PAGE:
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Thornton’s workweek starts off very mild, only a slight chance for storms

Monday, July 24th, 2017 5:03am MST

If you’re looking for a break from the hot, dry weather that has dominated us this month you won’t see it today. Temperatures will once again climb to above normal levels and while there is a slight chance for storms, any that do develop aren’t expected to amount to much.

We start out the day under sunny skies then by mid to late morning a few clouds will arrive but nothing that will be intrusive. Temperatures start out mild this morning then will begin their steady ascent to a high in the low to mid-90s.

From about 4:00pm until just after dark we see just the slightest chance for an isolated thunderstorm but most activity will be confined to the high country.

Overnight tonight skies will be partly cloudy with lows to the mid-60s.

Have a great day!

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July 23 to July 29: This week in Denver weather history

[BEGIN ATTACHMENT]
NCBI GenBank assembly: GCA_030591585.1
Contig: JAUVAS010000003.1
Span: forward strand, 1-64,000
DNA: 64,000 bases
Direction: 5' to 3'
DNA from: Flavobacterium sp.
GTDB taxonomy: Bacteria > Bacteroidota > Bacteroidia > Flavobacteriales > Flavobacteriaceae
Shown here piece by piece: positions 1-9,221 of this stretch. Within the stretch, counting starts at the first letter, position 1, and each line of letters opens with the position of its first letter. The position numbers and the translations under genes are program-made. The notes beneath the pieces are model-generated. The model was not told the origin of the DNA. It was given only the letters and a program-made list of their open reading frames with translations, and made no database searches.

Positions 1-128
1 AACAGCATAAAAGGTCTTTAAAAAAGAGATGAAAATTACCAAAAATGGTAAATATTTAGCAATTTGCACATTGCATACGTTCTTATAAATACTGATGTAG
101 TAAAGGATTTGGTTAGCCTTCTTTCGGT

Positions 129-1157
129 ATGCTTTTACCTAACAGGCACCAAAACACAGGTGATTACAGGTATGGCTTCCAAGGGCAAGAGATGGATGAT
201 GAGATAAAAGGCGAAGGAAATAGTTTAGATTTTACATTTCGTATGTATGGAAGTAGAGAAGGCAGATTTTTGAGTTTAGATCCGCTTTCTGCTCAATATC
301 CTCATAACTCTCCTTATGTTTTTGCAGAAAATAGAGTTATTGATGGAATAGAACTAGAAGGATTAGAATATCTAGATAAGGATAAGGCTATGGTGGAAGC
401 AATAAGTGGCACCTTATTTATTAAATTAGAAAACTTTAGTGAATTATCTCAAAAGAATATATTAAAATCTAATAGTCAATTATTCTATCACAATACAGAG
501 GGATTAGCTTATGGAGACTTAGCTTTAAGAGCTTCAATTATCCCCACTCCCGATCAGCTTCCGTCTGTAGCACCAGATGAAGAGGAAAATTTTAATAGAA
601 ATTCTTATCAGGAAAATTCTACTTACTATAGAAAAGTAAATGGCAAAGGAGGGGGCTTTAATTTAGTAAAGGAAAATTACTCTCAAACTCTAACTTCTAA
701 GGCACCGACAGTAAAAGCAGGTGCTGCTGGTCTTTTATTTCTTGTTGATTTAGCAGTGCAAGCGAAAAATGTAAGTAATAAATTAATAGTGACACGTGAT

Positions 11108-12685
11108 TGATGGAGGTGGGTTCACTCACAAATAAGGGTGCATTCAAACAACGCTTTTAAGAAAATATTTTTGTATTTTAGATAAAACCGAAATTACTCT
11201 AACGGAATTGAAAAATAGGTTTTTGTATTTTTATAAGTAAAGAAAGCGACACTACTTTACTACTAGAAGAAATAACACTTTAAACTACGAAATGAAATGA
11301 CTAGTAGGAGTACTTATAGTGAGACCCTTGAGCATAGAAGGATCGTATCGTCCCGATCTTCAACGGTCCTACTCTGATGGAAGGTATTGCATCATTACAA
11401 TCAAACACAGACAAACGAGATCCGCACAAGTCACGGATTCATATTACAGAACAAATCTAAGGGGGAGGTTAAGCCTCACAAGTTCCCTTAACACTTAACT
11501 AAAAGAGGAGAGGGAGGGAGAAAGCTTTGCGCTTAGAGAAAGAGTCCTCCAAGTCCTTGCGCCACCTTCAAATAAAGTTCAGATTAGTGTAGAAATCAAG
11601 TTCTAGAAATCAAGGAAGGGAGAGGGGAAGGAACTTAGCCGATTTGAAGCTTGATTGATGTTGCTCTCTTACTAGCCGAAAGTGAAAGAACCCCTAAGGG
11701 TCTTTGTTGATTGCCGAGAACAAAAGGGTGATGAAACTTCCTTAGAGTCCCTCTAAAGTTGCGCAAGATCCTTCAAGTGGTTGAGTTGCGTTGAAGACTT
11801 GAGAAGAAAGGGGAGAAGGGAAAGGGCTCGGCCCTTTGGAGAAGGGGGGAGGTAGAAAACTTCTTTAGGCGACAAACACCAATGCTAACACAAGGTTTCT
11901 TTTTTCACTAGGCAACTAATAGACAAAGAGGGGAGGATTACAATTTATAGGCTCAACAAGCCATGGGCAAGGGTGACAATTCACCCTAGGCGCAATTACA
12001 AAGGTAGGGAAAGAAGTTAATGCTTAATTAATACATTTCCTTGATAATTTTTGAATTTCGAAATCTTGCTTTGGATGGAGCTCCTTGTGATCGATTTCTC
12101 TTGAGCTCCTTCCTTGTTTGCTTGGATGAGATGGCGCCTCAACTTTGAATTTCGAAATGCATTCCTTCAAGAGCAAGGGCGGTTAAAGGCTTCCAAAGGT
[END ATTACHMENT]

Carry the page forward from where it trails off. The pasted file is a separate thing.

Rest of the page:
Sunday, July 23rd, 2017 5:14pm MST
This Week In Denver Weather History

July 23 to July 29: This Week in Denver Weather History

As we near the end of July the weather in Denver tends to be a bit more stable. That doesn’t mean the severe weather threat disappears as can be seen at our look back at this week in Denver weather history. Particularly notable are lightning injuries and deaths, flash flood events and even tornadoes.

From the National Weather Service:

7-25

In 1934…a streak of 15 consecutive days of 90 degrees ranked 5th on the list of hot streaks. The record of 24 consecutive days was established in the summer of 2008.

13-5

In 2008…a streak of 24 consecutive days of 90 degrees shattered the previous record of 18 consecutive days established in 1901 and 1874. Ironically…no new single day record high temperatures were set in the month of July. In August however…a record of 104 degrees was set on the 1st…and another record of 103 degrees was set on the 2nd. In addition…a record low min of 70 degrees was set on August 2nd.

18-2

In 1987…a streak of 16 consecutive days of 90 degrees ranked 4th on the list of hot streaks. The record of 24 consecutive days was established in the summer of 2008.

19-23